PhD 2002: Neurobiology and Behavior, Cornell University
BSc 1996: Organismal Biology, Yale University
DSc 2010: Biological Sciences, University of Auckland
MSc 2011: Psychology, Victoria University of Wellington
Ornithology (IB 461)
Biology of Sex (IB 210)
I am a professor and behavioral ecologist, conservation scientist, and comparative psychologist, focusing on the evolution of recognition systems, and using land- and seabirds to address questions about how individuals recognize themselves, their mates, their young, their prey, and their predators. Shifting gears between behavioral, developmental, and molecular tools, my lab has been studying the social and genetic consequences of species recognition in avian brood parasites, such as cuckoos and cowbirds. We also explore the cogntive and neurophysiological bases of self/other discrimination critical for the social functioning of individuals, including crowded nests, dense seabird colonies, and even large human settlements. We use comparative and genetic tools, chemical and physical models, and perceptual and mathematical models to understand how individuals make the decisions which are critical for their survival and success, including sexual reproduction.
Research in the Hauber lab (@cowbirdlab on Twitter) in the Department of Evoluition, Ecology, and Behavior at the School of Integrative Biology of the University of Illinois, Urbana-Champaign, focuses on the evolution of recognition systems. Shifting gears between behavioral, developmental, physiological, and molecular tools, we are studying the social and genetic consequences of species recognition in avian brood parasites, such as cuckoos, cowbirds, and whydahs, and their hosts. Obligate brood parasitism in birds provides an exciting model system for the evolution of social behaviors because, unlike 99% of bird species, they lay their eggs into nests of other species and are reared by foster parents. Several other projects in the lab tap into national and international collaborations throughout the world of birds, including the unique and often endangered sea- and shorebird fauna of New Zealand, as well as mammals, spiders, and other organisms from around the globe.
Fellow, American Association for the Advancement of Science (2021)
Fellow, Animal Behavior Society (2019)
Fellow, American Ornithological Society (2013)
Phi Beta Kappa (1996)
Antonson ND, Schelsky WM, Tolman D, Kilner RM, Hauber ME (2022) Niche construction through a Goldilocks principle maximizes fitness for a nest-sharing brood parasite. Proceedings of the Royal Society of London B 289: 20221223.
McClelland SC, Reynolds M, Cordall M, Hauber ME, Goymann W, McClean LA, Hamama S, Lund J, Dixit T, Louder MIM, Safari I, Honza M, Spottiswoode CN, Portugal SJ (2021) Embryo movement is more frequent in obligate avian brood parasites than birds with parental reproductive strategies. Proceedings of the Royal Society of London B 288: 20211137.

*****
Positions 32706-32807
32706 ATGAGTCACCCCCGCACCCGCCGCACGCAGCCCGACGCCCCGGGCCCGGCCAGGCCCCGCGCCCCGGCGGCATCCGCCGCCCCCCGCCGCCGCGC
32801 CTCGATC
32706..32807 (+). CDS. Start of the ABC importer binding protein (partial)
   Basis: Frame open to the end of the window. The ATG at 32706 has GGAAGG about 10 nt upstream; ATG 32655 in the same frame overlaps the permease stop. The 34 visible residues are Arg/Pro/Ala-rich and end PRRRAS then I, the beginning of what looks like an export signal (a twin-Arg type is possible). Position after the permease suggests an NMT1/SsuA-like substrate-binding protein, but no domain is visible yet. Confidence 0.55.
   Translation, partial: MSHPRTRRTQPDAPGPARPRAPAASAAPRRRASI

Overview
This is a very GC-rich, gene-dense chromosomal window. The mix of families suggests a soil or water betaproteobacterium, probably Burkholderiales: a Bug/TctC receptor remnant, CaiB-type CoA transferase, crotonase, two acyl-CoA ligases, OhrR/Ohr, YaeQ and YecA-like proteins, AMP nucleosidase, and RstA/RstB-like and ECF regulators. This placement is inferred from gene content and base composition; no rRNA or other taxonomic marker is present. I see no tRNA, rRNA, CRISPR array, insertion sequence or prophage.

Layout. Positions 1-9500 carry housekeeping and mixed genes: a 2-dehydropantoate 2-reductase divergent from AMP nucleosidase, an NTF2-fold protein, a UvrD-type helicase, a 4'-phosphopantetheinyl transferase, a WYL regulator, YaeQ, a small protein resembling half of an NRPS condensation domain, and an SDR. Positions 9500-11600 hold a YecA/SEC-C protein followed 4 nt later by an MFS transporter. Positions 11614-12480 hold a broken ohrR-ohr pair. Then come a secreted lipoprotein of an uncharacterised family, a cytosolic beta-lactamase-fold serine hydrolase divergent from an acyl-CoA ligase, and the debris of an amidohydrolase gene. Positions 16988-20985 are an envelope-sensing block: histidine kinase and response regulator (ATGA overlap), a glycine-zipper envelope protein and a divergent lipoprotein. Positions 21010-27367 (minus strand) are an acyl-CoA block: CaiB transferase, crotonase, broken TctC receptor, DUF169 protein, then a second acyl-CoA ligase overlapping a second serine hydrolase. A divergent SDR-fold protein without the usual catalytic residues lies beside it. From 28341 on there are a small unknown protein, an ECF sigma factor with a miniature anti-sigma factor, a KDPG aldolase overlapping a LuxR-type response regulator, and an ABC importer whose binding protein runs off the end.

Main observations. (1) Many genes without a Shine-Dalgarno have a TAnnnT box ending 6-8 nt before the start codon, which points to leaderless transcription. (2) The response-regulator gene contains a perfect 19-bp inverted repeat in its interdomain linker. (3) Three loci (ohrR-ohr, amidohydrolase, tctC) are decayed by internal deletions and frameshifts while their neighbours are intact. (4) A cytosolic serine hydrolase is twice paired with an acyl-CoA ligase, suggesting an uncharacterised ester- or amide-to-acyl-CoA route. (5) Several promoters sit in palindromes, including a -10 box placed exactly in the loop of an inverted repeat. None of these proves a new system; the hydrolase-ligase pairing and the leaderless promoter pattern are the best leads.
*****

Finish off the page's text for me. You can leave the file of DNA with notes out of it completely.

Abolins-Abols M, Hauber ME (2018) Host defenses against avian brood parasitism: an endocrine perspective. Proceedings of the Royal Society of London B 285: 20180980.
Hanley D, Grim T, Igic B, Samas P, Lopez AV, Shawkey MD, Hauber ME (2017) Egg discrimination along a gradient of natural variation in eggshell coloration. Proceedings of the Royal Society of London B 284: 20162592.
d’Alba L, Rafael M, Hauber ME, Shawkey MD (2016) The evolution of eggshell cuticle in relation to nesting ecology. Proceedings of the Royal Society of London B 283: 20160687. Hebets EA, Barron AB, Balakrishnan C, Hauber ME, Mason P, Hoke K (2016) A systems approach to animal signaling. Proceeding of the Royal Society of London B 283: 20152889.
Barron AB, Hebets EA, Cleland TA, Fitzpatrick CL, Hauber ME, Stevens J (2015) Embracing multiple definitions of learning. Trends in Neurosciences 38: 405-407.
Hauber ME (2014) The Book of Eggs. University of Chicago Press.
Colombelli-Negrel D, Hauber ME, Kleindorfer SM (2014) Prenatal learning in an Australian songbird: habituation and individual discrimination in superb fairy-wren embryos. Proceedings of the Royal Society of London B 281: 20141154.
Igic B, Cassey P, Grim T, Greenwood DR, Moskat C, Rutila J, Hauber ME (2012) A shared chemical basis of avian host-parasite egg colour mimicry. Proceedings of the Royal Society of London B 279: 1068-1076.
Machovsky Capuska GE, Howland HC, Raubenheimer D, Vaugh R, Wursig B, Hauber ME, Katzir G (2012) Visual accommodation and active pursuit of prey underwater in a plunge diving bird: the Australasian gannet.Proceedings of the Royal Society of London B 279: 4118-4125.